Molecular diagnostics in the diagnosis of parasitic infection

Bobbi S. Pritt

Research output: Chapter in Book/Report/Conference proceedingConference contribution

2 Scopus citations


Molecular testing is increasingly used to supplement or replace conventional microscopy-based methods of parasite identification. Potential benefits of molecular methods such as nucleic acid amplification tests include increased sensitivity, ability to differentiate morphologically similar organisms and lack of reliance on subjective microscopic features. However, several challenges exist for widespread implementation of molecular diagnostics, including the expense of reagents and equipment, need for sophisticated facilities and lack of commercial testing options. Most molecular parasitology tests are based on non-standardised laboratory-developed methods, although new commercial options including multiplex methods for gastrointestinal pathogens have recently become available. This review will focus on the use of molecular assays for common and important parasites including Plasmodium and Babesia species, trypanosomes, filaria, Leishmania species, free-living amoebae, Trichomonas vaginalis, Toxoplasma gondii and intestinal protozoa and helminths and how testing can be integrated into patient care algorithms.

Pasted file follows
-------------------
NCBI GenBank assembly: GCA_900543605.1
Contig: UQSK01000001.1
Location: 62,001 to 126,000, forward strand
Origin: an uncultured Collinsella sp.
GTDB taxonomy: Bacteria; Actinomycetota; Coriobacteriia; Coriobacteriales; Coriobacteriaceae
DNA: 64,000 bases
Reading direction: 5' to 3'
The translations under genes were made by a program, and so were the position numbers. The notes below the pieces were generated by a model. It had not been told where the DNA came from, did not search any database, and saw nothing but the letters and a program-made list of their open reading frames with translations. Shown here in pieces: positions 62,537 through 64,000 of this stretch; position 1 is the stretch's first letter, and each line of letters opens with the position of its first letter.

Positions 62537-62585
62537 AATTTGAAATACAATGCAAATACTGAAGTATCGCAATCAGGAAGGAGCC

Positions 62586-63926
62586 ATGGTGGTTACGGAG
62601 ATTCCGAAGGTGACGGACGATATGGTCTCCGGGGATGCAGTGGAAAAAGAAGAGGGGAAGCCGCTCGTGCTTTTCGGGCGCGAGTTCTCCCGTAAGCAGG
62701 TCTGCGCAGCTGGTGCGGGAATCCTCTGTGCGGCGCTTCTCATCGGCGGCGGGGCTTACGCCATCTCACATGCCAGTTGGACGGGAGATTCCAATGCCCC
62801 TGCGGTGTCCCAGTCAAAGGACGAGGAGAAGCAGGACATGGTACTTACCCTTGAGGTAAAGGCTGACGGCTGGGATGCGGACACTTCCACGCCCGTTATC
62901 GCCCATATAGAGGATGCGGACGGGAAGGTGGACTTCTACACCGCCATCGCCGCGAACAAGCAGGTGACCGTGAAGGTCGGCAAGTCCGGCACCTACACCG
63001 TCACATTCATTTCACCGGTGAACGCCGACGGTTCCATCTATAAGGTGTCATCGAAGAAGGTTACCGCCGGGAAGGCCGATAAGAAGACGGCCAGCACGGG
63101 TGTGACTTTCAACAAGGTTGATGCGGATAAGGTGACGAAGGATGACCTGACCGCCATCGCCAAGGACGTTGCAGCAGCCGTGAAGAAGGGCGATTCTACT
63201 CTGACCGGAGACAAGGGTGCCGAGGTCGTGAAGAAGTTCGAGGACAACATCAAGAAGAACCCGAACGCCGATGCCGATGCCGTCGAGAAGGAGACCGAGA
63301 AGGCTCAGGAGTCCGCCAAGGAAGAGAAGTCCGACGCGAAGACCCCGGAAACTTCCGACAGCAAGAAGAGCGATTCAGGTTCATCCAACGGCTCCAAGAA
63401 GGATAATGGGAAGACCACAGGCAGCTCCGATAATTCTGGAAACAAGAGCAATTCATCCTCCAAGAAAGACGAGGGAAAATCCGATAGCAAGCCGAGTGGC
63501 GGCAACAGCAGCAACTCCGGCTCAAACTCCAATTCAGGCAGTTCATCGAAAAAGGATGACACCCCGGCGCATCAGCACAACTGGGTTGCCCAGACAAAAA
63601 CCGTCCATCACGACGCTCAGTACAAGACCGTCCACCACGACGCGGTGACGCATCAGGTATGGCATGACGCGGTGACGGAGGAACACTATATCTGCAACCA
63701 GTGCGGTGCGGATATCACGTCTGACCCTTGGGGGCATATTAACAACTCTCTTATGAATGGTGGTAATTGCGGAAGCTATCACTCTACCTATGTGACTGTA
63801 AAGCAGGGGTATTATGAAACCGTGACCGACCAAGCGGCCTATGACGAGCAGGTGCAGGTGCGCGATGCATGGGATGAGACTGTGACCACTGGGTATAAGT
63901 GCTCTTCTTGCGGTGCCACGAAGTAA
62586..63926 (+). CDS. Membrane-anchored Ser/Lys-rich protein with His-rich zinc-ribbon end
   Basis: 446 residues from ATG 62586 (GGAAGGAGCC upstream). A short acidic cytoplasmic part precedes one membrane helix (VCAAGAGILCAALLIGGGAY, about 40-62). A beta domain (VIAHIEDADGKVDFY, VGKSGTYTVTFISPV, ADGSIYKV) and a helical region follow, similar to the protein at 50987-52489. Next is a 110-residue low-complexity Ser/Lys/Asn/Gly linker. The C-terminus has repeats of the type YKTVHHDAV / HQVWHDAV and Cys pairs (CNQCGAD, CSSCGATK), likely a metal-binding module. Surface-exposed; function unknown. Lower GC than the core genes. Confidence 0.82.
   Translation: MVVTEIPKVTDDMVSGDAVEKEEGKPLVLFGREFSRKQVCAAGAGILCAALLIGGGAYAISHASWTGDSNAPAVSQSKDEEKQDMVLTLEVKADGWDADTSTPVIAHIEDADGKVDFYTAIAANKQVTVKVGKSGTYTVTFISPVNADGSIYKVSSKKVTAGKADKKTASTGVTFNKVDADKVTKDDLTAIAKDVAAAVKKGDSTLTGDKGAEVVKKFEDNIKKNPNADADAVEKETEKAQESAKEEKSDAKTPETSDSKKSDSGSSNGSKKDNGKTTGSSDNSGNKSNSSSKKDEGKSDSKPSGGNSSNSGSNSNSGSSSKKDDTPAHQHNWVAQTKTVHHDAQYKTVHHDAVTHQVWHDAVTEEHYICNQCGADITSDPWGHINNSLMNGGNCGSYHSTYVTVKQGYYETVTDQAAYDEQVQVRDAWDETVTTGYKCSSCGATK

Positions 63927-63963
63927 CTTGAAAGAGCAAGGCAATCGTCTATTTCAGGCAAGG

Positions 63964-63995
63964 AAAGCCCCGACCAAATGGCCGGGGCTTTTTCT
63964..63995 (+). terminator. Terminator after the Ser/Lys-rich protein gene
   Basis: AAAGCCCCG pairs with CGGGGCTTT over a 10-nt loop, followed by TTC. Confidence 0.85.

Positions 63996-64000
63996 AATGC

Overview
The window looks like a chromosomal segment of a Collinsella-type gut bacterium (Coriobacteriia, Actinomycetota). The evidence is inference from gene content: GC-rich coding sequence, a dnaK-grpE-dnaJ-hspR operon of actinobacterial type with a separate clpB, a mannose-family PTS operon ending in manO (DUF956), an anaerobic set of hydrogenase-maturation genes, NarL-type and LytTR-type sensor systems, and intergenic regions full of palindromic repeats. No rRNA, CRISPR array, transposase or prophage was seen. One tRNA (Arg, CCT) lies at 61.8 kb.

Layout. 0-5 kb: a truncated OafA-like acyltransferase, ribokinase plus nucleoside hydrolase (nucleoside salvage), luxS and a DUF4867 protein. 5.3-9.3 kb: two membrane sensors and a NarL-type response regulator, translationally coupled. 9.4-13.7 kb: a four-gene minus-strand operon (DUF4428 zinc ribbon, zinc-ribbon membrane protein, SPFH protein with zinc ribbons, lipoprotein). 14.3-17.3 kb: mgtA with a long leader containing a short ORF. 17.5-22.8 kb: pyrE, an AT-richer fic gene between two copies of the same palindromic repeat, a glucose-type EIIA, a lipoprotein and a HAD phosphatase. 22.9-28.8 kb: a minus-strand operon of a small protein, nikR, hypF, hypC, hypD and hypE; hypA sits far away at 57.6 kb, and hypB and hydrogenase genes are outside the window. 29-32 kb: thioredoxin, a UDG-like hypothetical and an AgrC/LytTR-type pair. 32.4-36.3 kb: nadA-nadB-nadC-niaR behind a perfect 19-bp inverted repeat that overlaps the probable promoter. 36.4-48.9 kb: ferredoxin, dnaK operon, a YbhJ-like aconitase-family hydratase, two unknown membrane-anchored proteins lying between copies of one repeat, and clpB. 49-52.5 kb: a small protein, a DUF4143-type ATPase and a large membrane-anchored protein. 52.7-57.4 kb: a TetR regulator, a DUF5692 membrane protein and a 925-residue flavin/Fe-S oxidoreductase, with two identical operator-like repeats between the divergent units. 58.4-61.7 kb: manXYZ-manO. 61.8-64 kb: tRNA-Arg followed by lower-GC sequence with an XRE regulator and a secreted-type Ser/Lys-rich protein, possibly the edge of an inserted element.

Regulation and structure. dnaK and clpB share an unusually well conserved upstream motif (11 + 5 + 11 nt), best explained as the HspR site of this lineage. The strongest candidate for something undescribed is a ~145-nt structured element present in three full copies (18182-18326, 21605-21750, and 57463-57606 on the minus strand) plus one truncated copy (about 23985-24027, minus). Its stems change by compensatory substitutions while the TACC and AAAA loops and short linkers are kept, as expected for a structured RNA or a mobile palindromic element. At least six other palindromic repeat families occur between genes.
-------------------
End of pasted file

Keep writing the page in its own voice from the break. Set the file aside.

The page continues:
Original languageEnglish (US)
Title of host publicationCurrent and Emerging Technologies for the Diagnosis of Microbial Infections, 2015
EditorsAndrew Sails, Yi-Wei Tang
PublisherAcademic Press Inc
Number of pages50
ISBN (Print)9780128032978
StatePublished - 2015

Publication series

NameMethods in Microbiology
ISSN (Print)0580-9517


  • Amoebiasis
  • Cryptosporidium
  • Giardia
  • Helminth
  • Leishmaniasis
  • Malaria
  • NAAT
  • PCR
  • Parasite
  • Protozoa

ASJC Scopus subject areas

  • Microbiology
  • Microbiology (medical)


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